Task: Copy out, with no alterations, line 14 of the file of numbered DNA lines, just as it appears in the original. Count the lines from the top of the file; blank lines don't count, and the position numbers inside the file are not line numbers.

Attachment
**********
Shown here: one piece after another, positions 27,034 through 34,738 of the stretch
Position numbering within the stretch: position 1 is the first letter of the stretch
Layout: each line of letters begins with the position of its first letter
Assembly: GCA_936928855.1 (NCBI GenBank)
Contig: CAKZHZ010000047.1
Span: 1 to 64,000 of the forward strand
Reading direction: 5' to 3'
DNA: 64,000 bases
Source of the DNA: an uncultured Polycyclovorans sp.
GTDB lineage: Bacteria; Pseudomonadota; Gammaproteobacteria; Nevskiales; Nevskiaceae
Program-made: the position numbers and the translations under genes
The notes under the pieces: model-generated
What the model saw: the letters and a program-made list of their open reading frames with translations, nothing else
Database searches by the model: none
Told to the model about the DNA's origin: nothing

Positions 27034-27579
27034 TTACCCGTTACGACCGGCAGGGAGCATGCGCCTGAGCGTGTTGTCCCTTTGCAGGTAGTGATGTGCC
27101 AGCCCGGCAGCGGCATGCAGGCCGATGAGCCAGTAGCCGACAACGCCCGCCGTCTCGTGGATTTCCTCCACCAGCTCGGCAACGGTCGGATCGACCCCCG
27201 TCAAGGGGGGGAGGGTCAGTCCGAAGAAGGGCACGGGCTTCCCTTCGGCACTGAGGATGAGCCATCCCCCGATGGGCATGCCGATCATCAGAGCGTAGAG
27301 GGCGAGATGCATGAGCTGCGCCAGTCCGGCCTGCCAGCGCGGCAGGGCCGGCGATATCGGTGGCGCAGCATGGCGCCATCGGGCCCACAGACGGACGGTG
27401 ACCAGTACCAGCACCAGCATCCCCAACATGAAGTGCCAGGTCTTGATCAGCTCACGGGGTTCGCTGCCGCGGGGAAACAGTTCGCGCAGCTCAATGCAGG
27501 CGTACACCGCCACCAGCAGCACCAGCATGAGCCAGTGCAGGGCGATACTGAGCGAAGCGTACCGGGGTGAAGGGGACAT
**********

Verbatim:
Database searches by the model: none